Format: Audio CD
"Some people said rap is all noise. So, I gave them noise!"
-Hank Shocklee (Bomb Squad)
A furious mixture of whistles, whines, and noise over dense samples, scratches, and beats which Shocklee later called "Music's worst nightmare." Aside from Chuck D.'s intelligent and thought provoking lyrics and Flavor Flav's hyper-active, idiotic, role playing of the court jester, it was Hank and Keith Shocklee, and Eric (Vietnam) Sadler of the bomb Squad who put PE on the map. As a whole, the group was way ahead of it's time. Boldly putting out their political views and attacking the media, PE was also unfairly attacked in the press portrayed as anti-semetic and anti-white.
From the groundbreaking "Bring The Noise", to Slayer's guitar sample on "She Watch Channel Zero", to the pulsating piano chord on "Black Steel in the Hour of Chaos", PE simply shines.
Sad that this group never got the financial recognition it rightly deserved. Back in the day, I was the only one in the group of friends who worshiped PE. Everyone else couldn't handle the intelligent lyrics that [weren't] sprayed with 4 letter words.
Feed your brain. Listen to the genius that was PE and READ the lyrics.
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48 of 53 people found the following review helpful By R. Riis VINE VOICE on July 14, 2001
Format: Audio CD
Perhaps the greatest rap/hip-hop album ever made, and one of the great albums of any genre. PE rock harder than any of today's gangstas with solid beats and magnificent sound collages that front eloquent raps not about violence, sexism, and nihilism, but empowerment, self-respect, and self-determination. Just as fresh today as it was in 1988. Five times five stars.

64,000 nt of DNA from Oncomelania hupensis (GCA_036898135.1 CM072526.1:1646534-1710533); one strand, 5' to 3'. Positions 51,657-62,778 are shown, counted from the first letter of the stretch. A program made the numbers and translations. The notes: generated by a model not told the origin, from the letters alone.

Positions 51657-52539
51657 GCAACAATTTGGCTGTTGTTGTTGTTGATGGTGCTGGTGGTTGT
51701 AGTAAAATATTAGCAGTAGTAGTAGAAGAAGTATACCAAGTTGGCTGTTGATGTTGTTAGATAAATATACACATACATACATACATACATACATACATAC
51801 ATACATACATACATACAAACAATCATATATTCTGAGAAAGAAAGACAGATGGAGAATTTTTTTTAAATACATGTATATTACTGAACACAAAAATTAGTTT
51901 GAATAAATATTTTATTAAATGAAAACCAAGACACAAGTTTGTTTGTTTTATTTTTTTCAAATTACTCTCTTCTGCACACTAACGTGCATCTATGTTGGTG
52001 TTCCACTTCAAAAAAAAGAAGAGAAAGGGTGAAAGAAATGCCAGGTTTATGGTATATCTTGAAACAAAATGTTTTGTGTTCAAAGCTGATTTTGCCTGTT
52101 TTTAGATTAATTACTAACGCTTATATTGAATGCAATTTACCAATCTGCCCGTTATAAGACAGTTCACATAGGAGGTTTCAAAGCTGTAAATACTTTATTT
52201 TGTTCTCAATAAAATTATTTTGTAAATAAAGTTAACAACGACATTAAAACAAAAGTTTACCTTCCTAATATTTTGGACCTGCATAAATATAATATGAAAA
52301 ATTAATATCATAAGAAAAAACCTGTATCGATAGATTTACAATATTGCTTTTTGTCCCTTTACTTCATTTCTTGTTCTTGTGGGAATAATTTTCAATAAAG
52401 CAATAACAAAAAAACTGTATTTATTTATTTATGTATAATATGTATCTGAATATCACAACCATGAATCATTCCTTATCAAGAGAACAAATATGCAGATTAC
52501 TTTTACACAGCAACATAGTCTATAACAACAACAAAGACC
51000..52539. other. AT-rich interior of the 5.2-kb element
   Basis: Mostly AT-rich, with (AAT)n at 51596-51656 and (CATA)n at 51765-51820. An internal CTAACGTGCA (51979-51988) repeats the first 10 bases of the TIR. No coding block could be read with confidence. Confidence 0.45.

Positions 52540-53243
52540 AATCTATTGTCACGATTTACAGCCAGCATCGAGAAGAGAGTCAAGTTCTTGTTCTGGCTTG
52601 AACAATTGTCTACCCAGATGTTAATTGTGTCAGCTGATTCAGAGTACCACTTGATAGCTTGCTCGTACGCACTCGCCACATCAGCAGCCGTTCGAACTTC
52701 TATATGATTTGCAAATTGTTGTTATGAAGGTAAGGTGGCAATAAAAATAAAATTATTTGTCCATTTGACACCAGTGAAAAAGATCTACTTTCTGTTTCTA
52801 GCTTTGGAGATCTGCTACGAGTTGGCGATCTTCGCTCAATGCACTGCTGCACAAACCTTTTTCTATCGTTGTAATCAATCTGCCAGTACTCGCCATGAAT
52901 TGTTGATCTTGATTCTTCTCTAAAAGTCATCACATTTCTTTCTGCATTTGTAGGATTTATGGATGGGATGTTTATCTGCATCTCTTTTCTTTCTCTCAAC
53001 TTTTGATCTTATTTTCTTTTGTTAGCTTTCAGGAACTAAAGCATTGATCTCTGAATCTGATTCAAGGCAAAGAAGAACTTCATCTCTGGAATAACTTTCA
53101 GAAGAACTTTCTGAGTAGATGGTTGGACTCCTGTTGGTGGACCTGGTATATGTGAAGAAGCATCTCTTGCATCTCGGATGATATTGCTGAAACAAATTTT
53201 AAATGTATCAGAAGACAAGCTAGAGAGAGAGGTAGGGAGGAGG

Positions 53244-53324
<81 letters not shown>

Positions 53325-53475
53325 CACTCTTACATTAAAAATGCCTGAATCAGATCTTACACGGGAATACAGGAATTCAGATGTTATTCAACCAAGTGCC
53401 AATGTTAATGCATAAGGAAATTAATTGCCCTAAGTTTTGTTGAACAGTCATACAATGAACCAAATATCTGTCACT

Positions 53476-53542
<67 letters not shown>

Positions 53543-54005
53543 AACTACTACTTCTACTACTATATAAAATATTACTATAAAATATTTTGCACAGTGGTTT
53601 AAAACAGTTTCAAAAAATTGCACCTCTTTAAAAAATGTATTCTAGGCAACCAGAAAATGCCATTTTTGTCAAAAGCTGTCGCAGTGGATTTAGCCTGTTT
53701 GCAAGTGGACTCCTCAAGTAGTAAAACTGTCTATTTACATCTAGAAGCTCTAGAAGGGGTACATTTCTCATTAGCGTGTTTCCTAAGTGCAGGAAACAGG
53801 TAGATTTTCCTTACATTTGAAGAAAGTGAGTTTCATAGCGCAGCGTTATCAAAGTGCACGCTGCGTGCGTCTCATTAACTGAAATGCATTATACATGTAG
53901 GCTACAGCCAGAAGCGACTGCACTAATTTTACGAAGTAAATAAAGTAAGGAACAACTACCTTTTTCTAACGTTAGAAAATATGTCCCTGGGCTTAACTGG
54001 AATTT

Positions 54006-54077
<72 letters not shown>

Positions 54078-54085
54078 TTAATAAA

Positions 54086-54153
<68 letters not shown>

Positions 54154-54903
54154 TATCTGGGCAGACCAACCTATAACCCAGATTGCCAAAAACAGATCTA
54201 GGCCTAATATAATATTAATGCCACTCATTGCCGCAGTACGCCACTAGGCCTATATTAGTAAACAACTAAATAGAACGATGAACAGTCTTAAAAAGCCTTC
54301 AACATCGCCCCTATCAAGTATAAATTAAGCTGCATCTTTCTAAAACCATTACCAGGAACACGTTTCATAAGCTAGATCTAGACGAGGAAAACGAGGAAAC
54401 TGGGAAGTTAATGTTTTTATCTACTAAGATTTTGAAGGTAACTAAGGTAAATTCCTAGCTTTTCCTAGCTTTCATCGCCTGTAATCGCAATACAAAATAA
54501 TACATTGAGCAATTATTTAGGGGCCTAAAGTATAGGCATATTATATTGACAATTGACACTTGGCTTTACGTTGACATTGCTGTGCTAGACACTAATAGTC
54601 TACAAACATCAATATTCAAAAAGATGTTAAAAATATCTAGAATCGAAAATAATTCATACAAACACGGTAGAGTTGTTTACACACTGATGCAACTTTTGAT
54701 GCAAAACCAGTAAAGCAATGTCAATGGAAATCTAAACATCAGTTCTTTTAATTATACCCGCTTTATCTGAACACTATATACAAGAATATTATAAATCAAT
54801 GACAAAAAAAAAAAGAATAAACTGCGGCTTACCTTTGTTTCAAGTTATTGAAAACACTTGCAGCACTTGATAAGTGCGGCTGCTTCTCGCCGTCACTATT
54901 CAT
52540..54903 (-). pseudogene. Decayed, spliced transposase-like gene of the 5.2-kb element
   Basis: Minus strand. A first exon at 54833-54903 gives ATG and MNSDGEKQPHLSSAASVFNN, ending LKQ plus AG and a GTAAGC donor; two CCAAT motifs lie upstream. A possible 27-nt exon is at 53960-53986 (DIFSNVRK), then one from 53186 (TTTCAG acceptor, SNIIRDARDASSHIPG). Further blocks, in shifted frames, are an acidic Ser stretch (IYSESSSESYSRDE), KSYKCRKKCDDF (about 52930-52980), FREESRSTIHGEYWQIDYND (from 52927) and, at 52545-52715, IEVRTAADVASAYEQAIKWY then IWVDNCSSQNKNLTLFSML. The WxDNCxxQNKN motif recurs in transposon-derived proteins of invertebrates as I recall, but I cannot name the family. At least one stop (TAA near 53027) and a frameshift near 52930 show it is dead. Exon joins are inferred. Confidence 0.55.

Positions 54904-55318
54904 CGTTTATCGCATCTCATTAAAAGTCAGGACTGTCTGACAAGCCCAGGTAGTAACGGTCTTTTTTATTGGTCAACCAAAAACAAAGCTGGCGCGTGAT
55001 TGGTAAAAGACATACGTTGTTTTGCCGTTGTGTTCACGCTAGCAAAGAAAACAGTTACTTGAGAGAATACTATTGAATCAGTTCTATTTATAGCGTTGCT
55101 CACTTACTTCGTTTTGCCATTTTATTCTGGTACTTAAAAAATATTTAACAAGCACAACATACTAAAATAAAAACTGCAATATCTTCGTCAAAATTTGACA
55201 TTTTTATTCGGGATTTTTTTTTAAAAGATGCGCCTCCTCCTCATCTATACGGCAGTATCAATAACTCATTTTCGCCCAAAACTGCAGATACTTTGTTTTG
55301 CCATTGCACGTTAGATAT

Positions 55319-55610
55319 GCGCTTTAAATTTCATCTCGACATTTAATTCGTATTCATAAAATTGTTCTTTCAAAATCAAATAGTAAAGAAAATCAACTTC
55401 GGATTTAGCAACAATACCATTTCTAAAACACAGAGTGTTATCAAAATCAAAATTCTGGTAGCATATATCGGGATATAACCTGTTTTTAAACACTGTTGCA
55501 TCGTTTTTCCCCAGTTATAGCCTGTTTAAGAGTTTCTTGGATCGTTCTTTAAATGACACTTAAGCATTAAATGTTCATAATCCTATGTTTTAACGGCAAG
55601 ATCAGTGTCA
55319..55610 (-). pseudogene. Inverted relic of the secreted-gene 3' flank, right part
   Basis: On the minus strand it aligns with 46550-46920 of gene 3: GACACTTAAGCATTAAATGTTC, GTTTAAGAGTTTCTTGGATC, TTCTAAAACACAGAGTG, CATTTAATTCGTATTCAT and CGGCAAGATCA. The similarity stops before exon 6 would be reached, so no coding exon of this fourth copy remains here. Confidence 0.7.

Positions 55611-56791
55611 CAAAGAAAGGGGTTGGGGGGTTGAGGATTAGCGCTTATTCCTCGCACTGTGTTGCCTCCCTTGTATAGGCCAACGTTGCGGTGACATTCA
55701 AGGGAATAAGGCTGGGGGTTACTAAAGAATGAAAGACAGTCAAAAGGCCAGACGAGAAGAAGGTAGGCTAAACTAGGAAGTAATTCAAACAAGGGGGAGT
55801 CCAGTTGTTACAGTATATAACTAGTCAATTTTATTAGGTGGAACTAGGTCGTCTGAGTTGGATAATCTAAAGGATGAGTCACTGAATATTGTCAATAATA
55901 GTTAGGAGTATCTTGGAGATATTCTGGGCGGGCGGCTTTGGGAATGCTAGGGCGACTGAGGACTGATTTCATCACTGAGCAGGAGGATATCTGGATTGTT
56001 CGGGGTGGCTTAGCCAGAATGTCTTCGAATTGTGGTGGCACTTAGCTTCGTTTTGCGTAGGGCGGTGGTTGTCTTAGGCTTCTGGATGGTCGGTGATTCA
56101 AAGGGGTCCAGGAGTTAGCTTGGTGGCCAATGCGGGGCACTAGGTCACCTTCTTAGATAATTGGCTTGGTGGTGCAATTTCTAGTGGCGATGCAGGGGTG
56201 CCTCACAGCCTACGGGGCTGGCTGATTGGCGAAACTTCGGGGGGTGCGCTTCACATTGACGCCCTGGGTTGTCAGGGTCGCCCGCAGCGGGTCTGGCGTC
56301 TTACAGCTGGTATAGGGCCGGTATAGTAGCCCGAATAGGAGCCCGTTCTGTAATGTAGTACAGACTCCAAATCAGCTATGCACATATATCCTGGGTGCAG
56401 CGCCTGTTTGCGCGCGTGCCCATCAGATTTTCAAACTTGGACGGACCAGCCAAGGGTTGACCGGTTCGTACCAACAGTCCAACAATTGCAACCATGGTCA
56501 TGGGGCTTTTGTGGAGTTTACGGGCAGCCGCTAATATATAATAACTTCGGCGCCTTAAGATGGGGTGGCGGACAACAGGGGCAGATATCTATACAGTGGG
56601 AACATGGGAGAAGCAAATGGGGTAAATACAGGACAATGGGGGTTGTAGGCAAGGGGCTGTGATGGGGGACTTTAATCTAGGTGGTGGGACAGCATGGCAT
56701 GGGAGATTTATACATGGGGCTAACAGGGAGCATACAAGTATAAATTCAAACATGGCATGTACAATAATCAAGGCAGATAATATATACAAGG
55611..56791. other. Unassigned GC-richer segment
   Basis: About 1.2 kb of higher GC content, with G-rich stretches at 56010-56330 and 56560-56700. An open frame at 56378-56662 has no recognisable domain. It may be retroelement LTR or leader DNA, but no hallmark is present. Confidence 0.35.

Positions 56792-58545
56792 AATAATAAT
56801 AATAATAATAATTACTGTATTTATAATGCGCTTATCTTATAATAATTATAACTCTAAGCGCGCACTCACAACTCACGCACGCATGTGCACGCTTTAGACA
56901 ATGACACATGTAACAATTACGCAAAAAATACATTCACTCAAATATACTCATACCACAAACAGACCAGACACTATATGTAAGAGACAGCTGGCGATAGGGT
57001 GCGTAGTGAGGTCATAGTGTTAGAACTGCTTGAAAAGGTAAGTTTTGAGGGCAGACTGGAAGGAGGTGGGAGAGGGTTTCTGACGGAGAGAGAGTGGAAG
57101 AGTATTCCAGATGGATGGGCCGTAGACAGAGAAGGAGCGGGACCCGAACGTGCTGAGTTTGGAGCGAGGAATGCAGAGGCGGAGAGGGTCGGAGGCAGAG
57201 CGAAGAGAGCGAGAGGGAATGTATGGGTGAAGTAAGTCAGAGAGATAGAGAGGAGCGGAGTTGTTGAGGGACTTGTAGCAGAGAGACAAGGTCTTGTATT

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9 of 9 people found the following review helpful By Shotgun Method on August 3, 2004
Format: Audio CD
Public Enemy were perhaps the best, most influential hip-hop act of all time, and this is the greatest thing they created. Fear Of A Black Planet is the only other P.E. release in the same league and even that had some moments of filler. By the time Apocalypse '91 was released the group was already fractured from the Professor Griff controversy and past its prime. With It Takes A Nation... Chuck D., Flavor Flav, and the Bomb Squad were young, energized, angry, and at the top of their game in 1988.

It Takes A Nation... was hip-hop's clarion call to the world. While earlier albums from Run D.M.C., the Beastie Boys, and others proved that hip-hop could expand its sound and be more than a passing fad, Public Enemy showed that hip-hop could also be a voice for the black community and its social and political concerns. Intense, angry, militant, political, thoughtful, creative...all of the above apply to this album. While I'm no proponent of black radicalism (and think Louis Farrakhan is a nutcase), I definitely admire the intelligence and innovation that went into this recording. And contrary to what some have said, there is little that is racist about the messages in this album, though the views presented are largely Afrocentric. After all, this is the same group that later teamed up with Anthrax (a bunch of thrash metal-playing white dudes) to record "Bring Tha Noize" and bring about rap-metal. P.E. are trying to make people question society and history and look at the world around them, similar to what earlier punk bands like The Clash, Crass, and The Dead Kennedys have done. Pretty powerful stuff.

Love him or hate him, you ignore Chuck D. at your own peril. His prescence as an M.C. and lyricist is virtually unrivalled.